Measured Pulmonary and Systemic Markers of Inflammation and Oxidative Stress Following Wildland Firefighter Simulations

Objective: A controlled human exposure study was conducted to investigate the impact of inhalational exposures to wood smoke PM2.5 on measured concentrations of airway and systemic inflammatory biomarkers.
Methods: Mimicking wildland firefighter activities, 10 participants were exposed to three doses of wood smoke PM2.5 (filtered-air, 250?μg/m3, and 500?μg/m3) while exercising on a treadmill. Exhaled breath condensate (EBC) and blood plasma samples were obtained pre-, immediately post-, and 1-hour postexposure. 8-isoprostane, pH, and myeloperoxidase were measured in EBC, while H2O2, surfactant protein D, and pentraxin-3 (PTX3) were measured in both EBC and plasma.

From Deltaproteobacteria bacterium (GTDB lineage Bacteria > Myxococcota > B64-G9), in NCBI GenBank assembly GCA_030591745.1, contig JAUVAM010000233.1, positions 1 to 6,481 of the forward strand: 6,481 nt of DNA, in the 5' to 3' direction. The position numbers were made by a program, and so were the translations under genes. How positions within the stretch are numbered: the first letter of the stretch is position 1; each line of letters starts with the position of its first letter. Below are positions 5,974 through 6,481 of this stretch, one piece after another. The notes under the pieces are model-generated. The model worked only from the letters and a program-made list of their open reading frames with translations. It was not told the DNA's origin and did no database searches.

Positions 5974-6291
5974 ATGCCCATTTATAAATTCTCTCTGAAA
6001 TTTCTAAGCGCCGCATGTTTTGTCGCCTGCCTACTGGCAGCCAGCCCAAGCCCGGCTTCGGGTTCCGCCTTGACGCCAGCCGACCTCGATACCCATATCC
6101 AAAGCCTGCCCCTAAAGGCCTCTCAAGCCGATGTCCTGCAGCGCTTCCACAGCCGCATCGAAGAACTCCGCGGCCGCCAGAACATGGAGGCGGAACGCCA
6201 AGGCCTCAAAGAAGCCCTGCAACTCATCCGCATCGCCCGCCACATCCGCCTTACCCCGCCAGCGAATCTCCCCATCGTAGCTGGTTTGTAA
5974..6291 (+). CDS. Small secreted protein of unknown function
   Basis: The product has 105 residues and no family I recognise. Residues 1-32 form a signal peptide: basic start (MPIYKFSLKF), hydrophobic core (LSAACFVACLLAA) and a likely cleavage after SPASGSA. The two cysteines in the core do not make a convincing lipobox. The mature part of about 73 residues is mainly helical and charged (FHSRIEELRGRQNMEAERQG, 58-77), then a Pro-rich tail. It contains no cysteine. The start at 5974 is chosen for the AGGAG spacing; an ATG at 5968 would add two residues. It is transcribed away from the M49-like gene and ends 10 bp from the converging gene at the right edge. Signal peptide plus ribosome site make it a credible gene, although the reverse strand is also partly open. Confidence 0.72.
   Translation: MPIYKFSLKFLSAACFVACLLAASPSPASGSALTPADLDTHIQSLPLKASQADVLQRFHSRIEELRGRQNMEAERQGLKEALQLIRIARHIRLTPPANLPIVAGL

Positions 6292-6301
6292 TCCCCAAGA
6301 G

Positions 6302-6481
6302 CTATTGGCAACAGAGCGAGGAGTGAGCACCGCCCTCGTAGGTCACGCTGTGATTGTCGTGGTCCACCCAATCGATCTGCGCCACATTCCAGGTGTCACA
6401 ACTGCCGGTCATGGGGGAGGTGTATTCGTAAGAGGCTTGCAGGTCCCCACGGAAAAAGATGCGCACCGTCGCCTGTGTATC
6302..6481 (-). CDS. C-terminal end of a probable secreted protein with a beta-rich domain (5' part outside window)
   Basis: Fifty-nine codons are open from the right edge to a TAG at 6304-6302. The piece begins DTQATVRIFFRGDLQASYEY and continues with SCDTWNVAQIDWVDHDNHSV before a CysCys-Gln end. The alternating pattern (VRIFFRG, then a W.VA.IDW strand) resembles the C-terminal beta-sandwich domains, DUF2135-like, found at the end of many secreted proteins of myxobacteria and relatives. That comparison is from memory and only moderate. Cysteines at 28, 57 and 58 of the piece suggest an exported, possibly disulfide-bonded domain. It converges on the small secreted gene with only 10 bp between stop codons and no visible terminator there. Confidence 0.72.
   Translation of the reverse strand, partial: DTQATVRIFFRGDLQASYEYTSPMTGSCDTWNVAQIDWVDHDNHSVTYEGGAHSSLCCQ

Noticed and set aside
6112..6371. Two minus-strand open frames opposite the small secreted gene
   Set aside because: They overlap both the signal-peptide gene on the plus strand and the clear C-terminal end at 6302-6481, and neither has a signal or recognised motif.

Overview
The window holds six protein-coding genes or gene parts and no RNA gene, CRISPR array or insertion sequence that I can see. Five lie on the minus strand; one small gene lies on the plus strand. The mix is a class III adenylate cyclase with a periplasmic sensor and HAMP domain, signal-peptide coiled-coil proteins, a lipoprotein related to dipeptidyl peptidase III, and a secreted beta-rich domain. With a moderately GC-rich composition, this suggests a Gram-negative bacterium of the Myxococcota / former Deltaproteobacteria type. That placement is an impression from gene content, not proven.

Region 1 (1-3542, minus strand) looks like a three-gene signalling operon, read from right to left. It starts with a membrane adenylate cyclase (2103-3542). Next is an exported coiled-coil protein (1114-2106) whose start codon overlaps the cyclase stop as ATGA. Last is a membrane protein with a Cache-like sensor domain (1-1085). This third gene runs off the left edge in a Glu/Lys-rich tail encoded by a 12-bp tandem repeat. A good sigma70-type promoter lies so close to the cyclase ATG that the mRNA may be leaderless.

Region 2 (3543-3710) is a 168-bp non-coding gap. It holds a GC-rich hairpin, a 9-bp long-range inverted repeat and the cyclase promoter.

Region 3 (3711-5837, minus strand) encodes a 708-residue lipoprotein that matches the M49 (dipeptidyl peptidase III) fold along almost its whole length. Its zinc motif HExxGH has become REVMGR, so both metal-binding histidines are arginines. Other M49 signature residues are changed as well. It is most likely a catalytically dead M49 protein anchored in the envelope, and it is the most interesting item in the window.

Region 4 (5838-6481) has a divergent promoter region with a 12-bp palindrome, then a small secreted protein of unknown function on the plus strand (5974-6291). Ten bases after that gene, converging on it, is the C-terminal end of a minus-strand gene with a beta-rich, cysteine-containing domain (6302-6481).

Results: Only pH, 8-isoprostane, and PTX3 displayed significant changes when comparing pre- and postexposures.
Conclusions: Markers of inflammation and oxidative stress, including PTX3, pH, and 8-isoprostane in EBC and/or plasma, are sensitive to wood smoke inhalation, with further investigations warranted.

Source: Ferguson, Matthew D.; Semmens, Erin O.; Dumke, Charles; Quindry, John C.; Ward, Tony J. Journal of Occupational & Environmental Medicine: April 2016, Volume 58, Issue 4, p. 407-413.

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